Sie sind auf Seite 1von 7

UNITED STATES DISTRICT COURT

DISTRICT OF CONNECTICUT

GRAND JURY N-09-2

UNITED STATES OF AMERICA : Case No: 3:10CR120 (CFD)


:
: VIOLATIONS:
:
v. : 18 U.S.C. Section 844(n)
: (Conspiracy to Destroy Property
: Used in Interstate Commerce by Fire)
:
ANGELO REYES : 18 U.S.C. Section 844(i)
a/k/a “Tati” : (Destruction of Property Used
OSVALDO SEGUI : In Interstate Commerce by Fire)
a/k/a “Baldo,” a/k/a “Bardo” :
OSVALDO SEGUI : 18 U.S.C. Section 2
a/k/a “Baldito,” a/k/a “Dito” : (Aiding and Abetting)

SUPERSEDING INDICTMENT
The Grand Jury charges:

COUNT ONE
General Allegations

1. At all times material to this Indictment, the defendant Angelo Reyes, a/k/a “Tati,”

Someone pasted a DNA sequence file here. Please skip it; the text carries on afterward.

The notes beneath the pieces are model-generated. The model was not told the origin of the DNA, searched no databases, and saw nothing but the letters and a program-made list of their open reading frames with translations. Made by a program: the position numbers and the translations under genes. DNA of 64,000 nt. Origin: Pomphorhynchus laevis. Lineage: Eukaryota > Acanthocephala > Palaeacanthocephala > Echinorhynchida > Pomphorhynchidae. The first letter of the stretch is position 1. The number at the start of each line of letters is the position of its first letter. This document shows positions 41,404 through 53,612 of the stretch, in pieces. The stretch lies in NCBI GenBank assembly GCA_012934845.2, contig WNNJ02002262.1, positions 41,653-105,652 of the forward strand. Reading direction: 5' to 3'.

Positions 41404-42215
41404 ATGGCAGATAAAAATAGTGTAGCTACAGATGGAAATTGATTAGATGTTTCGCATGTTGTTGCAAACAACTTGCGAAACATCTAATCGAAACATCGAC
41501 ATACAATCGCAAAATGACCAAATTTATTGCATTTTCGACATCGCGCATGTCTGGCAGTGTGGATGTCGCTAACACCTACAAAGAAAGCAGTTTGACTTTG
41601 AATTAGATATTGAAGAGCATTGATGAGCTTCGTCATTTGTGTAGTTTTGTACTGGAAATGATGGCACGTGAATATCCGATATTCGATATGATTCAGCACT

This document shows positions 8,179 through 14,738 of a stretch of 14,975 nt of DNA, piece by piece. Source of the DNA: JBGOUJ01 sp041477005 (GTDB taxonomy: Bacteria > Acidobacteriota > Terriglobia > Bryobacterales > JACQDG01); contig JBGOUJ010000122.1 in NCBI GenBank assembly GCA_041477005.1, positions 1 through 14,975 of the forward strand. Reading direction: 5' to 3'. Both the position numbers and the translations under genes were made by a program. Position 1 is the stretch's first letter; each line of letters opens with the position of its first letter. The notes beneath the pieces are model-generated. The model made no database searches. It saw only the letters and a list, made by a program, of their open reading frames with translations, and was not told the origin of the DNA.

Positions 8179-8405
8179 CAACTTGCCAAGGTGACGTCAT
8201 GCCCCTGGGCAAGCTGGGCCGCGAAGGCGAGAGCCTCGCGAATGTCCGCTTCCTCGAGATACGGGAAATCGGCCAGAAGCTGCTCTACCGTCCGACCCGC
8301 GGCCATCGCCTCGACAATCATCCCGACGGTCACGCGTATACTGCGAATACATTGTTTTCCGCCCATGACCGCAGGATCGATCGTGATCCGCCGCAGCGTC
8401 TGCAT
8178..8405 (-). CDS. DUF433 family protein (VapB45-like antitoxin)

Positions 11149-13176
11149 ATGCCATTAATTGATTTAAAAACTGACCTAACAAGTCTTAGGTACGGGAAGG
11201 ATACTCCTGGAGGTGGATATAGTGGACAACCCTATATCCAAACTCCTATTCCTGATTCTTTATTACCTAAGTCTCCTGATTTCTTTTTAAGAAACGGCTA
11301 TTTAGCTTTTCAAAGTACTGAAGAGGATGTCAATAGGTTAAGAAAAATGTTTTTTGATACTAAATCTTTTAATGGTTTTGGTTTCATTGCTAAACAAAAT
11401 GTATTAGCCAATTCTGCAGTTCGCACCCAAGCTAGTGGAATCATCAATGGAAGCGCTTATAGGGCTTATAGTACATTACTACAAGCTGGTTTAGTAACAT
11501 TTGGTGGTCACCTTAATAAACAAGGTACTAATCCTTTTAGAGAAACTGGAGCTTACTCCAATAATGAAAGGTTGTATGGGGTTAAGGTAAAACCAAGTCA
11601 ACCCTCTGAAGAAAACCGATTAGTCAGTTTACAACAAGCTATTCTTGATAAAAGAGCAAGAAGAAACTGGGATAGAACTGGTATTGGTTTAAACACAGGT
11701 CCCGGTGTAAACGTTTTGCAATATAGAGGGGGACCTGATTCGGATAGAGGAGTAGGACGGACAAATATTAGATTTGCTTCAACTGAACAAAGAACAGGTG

(hereinafter “REYES”) was a resident of the Fair Haven section of New Haven, Connecticut.

REYES owned and operated several commercial and residential properties in Fair Haven, and

also sought to develop several other properties in Fair Haven as well.

2. At all times material to this Indictment, the defendant OSVALDO SEGUI, a/k/a

“Baldo,” a/k/a “Bardo,” (hereinafter “SEGUI”) was a resident of the Fair Haven section of New

Haven, Connecticut.

3. At all times material to this Indictment, the defendant OSVALDO SEGUI, JR., a/k/a

“Baldito,” a/k/a “Dito” (hereinafter “SEGUI JR.”) was a resident of the Fair Haven section of

New Haven, Connecticut. SEGUI is the father of SEGUI JR. and the two resided together in an

apartment on Maltby Street in New Haven within walking distance of the People’s Laundromat.

4. At all times material to this Indictment, REYES owned the building on Maltby Street

in which SEGUI and SEGUI, JR. lived. SEGUI and SEGUI JR. resided in the apartment without

paying rent to REYES.


5. At all times material to this Indictment, the People’s Laundromat was a commercial